A Pennsylvania state court held that the state’s Medical Marijuana Act creates a private right of action for medical marijuana users to sue their employers. Pamela Palmiter v. Commonwealth Health Systems, Inc., Civ. Action No. 19 CV 1315 (Pa. Ct. C.P. Lackawanna County, Nov. 22, 2019).

The employee, Pamela Palmiter, was employed as a medical assistant. To treat her chronic pain, migraines and persistent fatigue, she became a medical marijuana patient in accordance with Pennsylvania law in December 2018. She immediately informed her employer. The employer was being acquired by another entity, and Ms. Palmiter claims that she was told her use of medical marijuana would not affect her employment. In connection with the acquisition, Ms. Palmiter was required to undergo a drug test. Soon thereafter, she was advised that she was not permitted to work because of her drug test result.

Ms. Palmiter asserted claims for violation of the Pennsylvania Medical Marijuana Act (“MMA”), breach of contract, invasion of privacy, violation of public policy, and intrusion on seclusion. The employer argued that Ms. Palmiter could not pursue a private right of action under the MMA, that she had no employment contract, and that there was no public policy violation, among other things.

The MMA provides that “[n]o employer may discharge . . . or otherwise discriminate or retaliate against an employee . . . solely on the basis of such employee’s status as an individual who is certified to use medical marijuana.” Because the law does not expressly grant or deny a private right of action to an aggrieved employee, the court undertook a 3-part analysis to determine whether the statute provides a private remedy. Specifically: (1) whether the plaintiff is one of the class for whose “especial” benefit the statute was enacted; (2) whether there is any indication of legislative intent, explicit or implicit, to create or deny such a remedy; and (3) whether it is consistent with the underlying purposes of the legislative scheme to imply such a cause of action. Among other things, the court found persuasive cases in other states ruling that there was an implied cause of action under the state medical marijuana law. E.g., Noffsinger v. SSC Niantic Operating Co, LLC, (D. Conn. 2017); Callaghan v. Darlington Fabrics Corp., (R.I. Super. 2017); Chance v. Kraft Heinz Foods Co., (Del. Super. 2018); Whitmire v. Wal-Mart Stores, Inc., (D. Ariz. 2019). Like these other courts, the Pennsylvania court held that “[w]ithout the availability of an implied right of action for an employee who is fired solely for being certified as a medical marijuana user, the anti-discrimination directive in [the MMA] would be rendered impotent.”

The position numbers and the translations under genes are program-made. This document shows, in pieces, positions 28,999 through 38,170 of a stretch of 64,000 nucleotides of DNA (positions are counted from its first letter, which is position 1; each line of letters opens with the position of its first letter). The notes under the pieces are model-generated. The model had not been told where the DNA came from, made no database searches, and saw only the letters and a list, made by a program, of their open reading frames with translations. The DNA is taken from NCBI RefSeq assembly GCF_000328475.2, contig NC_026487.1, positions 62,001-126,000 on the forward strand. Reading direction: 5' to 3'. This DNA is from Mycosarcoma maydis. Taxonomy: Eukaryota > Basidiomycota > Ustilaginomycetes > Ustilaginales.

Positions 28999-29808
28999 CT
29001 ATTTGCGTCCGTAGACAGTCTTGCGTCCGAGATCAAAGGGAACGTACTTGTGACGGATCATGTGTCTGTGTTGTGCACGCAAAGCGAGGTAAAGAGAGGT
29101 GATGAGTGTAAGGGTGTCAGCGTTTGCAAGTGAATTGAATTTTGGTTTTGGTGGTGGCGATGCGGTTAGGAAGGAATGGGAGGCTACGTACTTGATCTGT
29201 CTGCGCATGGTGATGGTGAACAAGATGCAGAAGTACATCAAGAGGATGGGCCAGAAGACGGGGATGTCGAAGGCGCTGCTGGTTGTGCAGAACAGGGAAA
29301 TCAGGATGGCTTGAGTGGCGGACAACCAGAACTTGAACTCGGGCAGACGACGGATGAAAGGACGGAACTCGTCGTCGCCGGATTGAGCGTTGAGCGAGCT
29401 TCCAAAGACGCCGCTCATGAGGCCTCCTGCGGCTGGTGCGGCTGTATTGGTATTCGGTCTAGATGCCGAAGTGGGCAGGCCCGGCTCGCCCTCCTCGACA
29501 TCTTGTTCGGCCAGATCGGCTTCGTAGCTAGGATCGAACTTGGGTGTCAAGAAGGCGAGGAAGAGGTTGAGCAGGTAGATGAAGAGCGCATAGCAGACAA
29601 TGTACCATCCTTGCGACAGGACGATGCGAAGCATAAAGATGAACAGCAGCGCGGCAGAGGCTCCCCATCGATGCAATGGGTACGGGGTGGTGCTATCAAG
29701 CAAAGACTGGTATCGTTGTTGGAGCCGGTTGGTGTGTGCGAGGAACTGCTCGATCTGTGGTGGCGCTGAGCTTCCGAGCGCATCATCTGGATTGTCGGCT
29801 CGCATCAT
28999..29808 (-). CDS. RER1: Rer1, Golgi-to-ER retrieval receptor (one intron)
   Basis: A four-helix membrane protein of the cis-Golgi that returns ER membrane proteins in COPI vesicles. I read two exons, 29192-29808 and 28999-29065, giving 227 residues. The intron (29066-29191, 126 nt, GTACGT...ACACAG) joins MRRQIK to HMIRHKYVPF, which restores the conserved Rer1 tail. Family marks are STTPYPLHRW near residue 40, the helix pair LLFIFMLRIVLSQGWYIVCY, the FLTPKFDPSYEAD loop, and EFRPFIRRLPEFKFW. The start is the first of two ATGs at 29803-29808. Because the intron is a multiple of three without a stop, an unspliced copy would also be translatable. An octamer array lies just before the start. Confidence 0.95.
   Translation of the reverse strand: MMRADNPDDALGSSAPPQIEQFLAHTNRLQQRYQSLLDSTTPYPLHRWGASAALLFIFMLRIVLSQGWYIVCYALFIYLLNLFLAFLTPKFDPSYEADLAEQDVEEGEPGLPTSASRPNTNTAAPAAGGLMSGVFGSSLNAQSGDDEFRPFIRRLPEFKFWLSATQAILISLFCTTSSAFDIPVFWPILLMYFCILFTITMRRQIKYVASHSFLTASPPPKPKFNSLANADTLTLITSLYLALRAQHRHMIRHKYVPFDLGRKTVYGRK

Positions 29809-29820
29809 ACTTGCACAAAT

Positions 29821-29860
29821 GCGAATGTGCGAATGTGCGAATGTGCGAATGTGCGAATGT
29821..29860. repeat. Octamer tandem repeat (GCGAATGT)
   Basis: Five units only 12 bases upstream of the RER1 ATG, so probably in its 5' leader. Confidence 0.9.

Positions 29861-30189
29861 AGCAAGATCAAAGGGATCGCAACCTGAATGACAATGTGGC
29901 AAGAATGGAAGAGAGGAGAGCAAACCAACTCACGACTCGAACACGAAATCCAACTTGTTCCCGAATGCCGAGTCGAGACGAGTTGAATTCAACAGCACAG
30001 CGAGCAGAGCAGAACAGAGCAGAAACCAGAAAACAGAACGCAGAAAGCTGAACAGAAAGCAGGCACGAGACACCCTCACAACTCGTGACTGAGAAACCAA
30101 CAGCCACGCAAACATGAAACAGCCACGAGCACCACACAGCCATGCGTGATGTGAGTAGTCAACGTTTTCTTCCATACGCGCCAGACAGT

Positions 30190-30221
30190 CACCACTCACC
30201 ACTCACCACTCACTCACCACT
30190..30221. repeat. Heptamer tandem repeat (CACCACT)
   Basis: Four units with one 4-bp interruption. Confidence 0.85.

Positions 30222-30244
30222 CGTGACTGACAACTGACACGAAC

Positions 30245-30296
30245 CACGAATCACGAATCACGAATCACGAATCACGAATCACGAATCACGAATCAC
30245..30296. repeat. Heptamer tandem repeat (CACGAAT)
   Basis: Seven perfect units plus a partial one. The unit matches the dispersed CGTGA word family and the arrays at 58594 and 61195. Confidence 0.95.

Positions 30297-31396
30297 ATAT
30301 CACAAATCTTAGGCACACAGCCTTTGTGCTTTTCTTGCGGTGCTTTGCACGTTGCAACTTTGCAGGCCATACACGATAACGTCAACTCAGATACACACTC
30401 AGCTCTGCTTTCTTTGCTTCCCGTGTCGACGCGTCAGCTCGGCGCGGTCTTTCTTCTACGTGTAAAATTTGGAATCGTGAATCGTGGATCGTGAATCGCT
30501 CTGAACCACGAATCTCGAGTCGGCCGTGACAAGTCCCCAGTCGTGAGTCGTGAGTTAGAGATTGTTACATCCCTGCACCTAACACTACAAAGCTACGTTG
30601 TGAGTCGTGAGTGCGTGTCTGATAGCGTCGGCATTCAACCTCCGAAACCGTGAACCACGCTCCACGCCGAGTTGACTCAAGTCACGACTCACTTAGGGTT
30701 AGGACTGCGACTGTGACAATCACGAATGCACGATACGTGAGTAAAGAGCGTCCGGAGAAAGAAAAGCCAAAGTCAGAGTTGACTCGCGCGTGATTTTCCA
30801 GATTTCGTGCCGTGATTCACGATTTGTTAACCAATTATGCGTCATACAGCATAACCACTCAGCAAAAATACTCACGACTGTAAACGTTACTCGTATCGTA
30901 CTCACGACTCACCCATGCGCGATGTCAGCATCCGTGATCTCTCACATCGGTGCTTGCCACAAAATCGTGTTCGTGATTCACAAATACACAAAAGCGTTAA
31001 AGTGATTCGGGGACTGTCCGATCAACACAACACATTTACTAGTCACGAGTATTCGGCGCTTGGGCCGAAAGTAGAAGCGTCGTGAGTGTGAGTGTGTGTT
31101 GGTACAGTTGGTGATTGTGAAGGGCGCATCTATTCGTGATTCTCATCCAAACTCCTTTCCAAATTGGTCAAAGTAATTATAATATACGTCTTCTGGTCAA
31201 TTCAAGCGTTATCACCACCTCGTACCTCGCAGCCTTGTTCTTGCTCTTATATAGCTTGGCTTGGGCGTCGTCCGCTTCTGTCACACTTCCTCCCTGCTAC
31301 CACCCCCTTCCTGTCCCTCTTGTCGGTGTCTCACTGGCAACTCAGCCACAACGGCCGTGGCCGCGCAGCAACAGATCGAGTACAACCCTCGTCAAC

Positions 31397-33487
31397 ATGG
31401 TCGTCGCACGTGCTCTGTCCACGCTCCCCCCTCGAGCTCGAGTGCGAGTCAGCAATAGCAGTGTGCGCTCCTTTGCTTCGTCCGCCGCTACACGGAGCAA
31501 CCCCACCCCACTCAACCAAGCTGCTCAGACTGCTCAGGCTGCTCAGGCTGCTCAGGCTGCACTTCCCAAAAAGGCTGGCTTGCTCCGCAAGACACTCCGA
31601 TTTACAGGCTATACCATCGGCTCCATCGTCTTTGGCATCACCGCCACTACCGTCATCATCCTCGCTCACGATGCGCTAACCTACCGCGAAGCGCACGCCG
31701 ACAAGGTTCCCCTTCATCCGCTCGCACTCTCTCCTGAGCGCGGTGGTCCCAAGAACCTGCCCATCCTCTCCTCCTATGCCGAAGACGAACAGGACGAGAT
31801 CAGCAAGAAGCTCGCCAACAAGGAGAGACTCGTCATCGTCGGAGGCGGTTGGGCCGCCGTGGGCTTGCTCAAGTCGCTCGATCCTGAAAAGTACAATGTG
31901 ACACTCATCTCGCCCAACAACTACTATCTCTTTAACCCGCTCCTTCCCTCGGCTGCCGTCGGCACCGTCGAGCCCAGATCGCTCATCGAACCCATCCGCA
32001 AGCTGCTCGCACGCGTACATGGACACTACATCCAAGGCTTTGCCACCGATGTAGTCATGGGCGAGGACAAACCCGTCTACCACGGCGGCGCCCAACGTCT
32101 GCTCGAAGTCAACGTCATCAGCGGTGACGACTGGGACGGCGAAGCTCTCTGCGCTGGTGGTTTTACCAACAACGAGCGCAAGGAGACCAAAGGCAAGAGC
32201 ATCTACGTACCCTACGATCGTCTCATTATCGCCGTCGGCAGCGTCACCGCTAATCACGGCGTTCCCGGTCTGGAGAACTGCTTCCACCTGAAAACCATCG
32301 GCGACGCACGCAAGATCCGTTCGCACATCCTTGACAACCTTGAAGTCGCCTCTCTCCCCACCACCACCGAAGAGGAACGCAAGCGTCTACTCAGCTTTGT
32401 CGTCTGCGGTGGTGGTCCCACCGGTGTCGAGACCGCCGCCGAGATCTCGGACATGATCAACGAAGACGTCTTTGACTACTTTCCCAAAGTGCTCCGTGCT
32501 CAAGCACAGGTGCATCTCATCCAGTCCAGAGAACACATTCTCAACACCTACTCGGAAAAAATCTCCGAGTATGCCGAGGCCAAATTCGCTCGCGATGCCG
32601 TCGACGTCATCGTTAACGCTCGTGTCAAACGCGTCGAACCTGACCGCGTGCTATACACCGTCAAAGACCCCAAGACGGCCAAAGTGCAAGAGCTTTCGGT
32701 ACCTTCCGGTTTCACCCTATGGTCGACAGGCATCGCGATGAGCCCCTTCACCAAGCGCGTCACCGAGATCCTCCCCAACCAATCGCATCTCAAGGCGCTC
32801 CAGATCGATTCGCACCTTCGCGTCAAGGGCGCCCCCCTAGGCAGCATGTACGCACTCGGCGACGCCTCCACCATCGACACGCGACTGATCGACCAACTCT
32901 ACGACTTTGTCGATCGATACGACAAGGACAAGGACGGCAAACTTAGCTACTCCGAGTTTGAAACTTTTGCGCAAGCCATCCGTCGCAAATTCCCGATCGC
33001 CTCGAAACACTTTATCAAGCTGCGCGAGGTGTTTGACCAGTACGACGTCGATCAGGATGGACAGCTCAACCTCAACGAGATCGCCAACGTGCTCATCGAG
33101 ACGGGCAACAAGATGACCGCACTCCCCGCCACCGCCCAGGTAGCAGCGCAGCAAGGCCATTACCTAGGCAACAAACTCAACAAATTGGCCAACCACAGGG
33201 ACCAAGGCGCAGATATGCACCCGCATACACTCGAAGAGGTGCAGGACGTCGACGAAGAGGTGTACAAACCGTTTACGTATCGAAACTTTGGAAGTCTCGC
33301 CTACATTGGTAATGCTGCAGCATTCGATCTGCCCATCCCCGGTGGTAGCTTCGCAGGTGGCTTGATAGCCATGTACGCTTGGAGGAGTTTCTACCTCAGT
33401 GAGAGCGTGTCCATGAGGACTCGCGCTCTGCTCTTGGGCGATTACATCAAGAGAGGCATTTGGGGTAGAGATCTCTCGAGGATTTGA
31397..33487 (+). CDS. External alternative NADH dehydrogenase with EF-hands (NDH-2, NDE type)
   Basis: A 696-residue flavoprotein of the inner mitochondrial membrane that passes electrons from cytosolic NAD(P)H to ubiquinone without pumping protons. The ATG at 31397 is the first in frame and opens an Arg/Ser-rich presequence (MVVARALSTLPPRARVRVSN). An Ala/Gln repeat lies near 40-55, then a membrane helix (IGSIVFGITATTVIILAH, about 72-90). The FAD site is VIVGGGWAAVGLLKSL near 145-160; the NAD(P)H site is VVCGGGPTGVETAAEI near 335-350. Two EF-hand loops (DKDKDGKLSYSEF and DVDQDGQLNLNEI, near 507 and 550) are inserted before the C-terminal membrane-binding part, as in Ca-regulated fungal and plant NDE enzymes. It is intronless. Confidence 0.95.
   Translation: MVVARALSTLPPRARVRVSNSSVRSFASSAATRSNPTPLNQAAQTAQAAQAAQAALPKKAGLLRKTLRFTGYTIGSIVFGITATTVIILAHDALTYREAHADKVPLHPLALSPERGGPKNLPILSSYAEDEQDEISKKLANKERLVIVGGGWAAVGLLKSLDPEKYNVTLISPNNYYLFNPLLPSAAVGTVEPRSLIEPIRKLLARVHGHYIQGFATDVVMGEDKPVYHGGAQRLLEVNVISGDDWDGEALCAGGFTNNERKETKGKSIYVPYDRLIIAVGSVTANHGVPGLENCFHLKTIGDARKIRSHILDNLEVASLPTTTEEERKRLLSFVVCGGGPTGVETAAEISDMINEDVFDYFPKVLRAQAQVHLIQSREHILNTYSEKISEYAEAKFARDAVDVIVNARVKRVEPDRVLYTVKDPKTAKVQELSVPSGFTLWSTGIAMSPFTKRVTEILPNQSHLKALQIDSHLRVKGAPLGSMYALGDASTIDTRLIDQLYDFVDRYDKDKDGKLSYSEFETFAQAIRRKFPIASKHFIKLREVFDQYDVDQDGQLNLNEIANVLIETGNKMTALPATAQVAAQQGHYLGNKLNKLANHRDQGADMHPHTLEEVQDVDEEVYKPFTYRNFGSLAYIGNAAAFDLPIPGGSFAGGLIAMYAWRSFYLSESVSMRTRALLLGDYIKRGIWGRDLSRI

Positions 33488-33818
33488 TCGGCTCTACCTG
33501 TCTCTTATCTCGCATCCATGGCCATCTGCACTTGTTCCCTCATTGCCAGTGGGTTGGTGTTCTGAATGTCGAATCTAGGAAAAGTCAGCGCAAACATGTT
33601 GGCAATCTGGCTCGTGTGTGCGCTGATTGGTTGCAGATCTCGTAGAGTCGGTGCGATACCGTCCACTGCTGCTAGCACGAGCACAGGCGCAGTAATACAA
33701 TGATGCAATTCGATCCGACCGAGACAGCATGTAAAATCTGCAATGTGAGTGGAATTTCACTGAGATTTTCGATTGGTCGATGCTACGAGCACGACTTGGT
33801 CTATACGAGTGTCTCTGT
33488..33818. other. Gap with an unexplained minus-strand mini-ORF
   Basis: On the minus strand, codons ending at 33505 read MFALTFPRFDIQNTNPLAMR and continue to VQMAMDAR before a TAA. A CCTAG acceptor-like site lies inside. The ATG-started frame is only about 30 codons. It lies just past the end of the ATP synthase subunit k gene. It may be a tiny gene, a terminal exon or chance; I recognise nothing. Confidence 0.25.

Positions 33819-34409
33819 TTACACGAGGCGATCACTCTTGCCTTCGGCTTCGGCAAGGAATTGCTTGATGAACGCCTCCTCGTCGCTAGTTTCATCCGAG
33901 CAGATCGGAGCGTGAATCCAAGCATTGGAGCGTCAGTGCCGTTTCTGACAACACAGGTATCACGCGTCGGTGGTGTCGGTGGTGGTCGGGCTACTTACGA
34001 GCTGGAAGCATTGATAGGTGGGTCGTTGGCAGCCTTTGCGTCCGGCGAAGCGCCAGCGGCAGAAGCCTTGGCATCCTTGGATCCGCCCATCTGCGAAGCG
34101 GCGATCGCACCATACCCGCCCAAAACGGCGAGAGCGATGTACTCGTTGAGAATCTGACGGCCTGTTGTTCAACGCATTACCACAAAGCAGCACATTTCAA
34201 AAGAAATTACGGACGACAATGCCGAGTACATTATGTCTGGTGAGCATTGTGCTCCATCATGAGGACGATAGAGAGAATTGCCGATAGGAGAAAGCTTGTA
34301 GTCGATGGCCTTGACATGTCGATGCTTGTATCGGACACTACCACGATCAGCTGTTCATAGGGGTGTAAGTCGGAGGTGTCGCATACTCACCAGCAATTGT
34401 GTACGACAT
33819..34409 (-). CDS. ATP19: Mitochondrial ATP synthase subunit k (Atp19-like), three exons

The court also held that the termination “implicates a clear mandate of public policy” because the law prohibits employers from using an employee’s status as a medical marijuana user as a basis for termination.

While this case is not binding on all other courts in Pennsylvania, employers should consider carefully all adverse employment decisions involving medical marijuana users.